Since our note Friday about November regulatory dates for broadcasters, it’s become clear that the FCC will be acting on two more matters of interest to broadcasters – particularly radio broadcasters though each have some implications for TV as well.  First, as we hinted at the end of our article on Friday (the rumors that we had heard having now been confirmed), Chairman Wheeler has circulated a draft Notice of Proposed Rulemaking on the expansion of the online public file to radio (as well as cable and satellite).  And, secondly, the FCC has announced that, at its open meeting on November 21, it will open a rulemaking to modernize the disclosure rules for on-air contests conducted by broadcasters – rules which have resulted in FCC fines over the last few years.

The fact that the online public file proposal for radio has now matured into a Notice of Proposed Rulemaking is confirmed by the FCC’s list of Items on Circulation (basically, draft orders that the Commissioners currently have in front of them for review and voting), which now lists that item near the top of its list.  See the list of Items on Circulation, here: http://www.fcc.gov/fcc-items-circulation.  While most folks in radio knew that the day would come when their public files might be required to go online, the speed with which the FCC now seems to be acting is what is most surprising, as it was only a bit over two months ago that the FCC took comments on whether or not to even consider that proposal (see our article here).  But, with lightning speed, the order appears to be moving forward.  How fast will it be implemented?
Continue Reading Formal Proceedings to Begin to Revise Rules for Broadcasters’ On-Air Contests and Expand the Online Public File Obligations to Radio, Cable and Satellite

In a decision issued last week, the FCC’s Enforcement Bureau once again made clear that stations will be given no slack if they don’t announce on the air all of the material terms of a contest – even the specifics of changes in prizes to be awarded over a long period of time. In this decision, the FCC imposed a $4000 fine on a radio station for a contest called “Who Said That,” where the station broadcast a clip of a celebrity saying something, and gave prizes to listeners who identified the celebrity. The fine was triggered by the last clip in the series, broadcast in 2007, that was not correctly identified for 20 months. Through the summer of 2008, the station continued to broadcast the contest rules, but apparently stopped broadcasting them except when prompted by a listener from summer 2008 through September 2009, when the prize was finally awarded, . The failure to announce the rules during this time period, and the failure to announce that prizes had changed during this time, led to the $4000 fine.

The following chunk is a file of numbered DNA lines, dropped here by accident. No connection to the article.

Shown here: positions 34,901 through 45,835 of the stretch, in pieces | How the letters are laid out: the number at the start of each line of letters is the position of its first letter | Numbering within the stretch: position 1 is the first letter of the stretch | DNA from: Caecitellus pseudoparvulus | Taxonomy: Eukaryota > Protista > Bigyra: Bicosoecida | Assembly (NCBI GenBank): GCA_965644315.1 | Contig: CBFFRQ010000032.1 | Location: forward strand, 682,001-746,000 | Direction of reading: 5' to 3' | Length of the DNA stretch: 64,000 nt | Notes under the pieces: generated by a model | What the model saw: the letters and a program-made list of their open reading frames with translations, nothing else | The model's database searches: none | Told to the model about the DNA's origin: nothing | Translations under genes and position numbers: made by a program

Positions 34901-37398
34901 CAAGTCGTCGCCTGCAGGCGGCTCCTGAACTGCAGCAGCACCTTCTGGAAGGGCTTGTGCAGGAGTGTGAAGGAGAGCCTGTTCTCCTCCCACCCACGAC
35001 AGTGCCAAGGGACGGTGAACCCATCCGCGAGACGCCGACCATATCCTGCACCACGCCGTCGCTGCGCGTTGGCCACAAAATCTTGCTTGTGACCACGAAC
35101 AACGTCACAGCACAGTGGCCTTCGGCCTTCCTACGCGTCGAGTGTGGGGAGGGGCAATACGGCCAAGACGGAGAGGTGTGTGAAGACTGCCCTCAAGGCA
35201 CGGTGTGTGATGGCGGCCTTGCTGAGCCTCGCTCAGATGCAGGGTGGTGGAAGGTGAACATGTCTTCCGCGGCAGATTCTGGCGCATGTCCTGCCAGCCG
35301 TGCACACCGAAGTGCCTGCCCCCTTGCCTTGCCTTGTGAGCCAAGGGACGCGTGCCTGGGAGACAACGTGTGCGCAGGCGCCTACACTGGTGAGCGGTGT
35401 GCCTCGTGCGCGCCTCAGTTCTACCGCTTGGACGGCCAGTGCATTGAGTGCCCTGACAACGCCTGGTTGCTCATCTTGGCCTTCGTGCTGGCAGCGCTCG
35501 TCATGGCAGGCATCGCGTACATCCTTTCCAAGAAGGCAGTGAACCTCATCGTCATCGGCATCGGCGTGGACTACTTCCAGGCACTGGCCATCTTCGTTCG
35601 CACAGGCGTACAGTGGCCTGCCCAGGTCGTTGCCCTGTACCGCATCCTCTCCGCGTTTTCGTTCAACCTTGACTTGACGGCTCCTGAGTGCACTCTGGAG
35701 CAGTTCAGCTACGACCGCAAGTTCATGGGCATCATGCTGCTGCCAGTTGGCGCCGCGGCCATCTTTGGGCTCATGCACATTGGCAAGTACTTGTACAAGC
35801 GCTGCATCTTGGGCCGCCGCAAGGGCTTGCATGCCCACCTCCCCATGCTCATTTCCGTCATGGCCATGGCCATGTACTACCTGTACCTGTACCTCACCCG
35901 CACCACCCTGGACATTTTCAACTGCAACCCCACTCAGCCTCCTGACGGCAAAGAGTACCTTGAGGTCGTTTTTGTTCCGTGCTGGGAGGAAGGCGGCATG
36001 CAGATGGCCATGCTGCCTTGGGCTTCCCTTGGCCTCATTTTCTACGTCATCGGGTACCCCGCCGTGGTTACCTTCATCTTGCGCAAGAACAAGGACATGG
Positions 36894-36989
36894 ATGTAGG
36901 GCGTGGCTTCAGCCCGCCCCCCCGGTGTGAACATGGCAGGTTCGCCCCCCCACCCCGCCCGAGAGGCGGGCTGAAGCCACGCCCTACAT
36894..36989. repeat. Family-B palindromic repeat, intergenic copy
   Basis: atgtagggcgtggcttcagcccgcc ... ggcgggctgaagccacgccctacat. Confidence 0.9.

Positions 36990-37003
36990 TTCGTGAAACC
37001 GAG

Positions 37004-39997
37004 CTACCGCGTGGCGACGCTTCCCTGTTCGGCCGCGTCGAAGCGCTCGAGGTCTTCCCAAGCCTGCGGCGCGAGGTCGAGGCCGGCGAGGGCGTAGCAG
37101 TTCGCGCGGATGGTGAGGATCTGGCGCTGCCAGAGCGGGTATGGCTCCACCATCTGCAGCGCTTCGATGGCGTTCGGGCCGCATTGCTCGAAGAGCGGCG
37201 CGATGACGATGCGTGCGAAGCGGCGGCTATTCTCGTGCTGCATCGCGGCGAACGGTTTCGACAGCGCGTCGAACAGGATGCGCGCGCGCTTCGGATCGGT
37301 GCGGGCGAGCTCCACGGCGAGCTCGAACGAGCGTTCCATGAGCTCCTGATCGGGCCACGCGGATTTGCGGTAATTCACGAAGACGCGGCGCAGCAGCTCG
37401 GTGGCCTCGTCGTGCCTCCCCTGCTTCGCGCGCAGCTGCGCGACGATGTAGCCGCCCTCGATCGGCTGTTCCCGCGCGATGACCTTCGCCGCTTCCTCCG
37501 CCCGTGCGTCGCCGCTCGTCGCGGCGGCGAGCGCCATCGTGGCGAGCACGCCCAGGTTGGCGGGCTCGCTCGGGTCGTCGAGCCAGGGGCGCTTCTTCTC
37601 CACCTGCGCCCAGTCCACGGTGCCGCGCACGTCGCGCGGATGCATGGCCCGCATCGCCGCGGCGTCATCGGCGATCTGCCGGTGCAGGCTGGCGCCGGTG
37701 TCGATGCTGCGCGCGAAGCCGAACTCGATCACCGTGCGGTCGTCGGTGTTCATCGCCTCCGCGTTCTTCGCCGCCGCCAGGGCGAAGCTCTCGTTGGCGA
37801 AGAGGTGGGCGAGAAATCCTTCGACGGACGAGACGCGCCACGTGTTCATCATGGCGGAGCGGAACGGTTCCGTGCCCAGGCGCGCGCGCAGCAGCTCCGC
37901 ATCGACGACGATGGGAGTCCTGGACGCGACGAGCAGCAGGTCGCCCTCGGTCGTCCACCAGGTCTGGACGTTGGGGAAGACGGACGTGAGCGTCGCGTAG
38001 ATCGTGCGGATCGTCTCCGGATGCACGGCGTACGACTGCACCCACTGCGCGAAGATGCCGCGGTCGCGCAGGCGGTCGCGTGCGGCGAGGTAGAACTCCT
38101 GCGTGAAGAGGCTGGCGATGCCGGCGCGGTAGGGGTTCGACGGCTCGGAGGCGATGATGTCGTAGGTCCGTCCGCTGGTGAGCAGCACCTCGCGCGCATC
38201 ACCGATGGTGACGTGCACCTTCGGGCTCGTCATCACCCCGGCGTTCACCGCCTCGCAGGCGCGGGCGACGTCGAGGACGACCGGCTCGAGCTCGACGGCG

The Commission faulted the licensee for not updating the on-air announcement of the list of the prizes to be awarded. The licensee argued that there was no material violation as, when certain prizes became unavailable (e.g. tickets to concert that occurred during the period when the prize remain unawarded), the station substituted prizes of equal value. But the failure to announce the substitutions, or even that substitutions would be made, was seen by the FCC as a violation of Section 73.1216 of the rules.Continue Reading $4000 FCC Fine for Not Updating Material Terms of Broadcast Contest in On-Air Announcements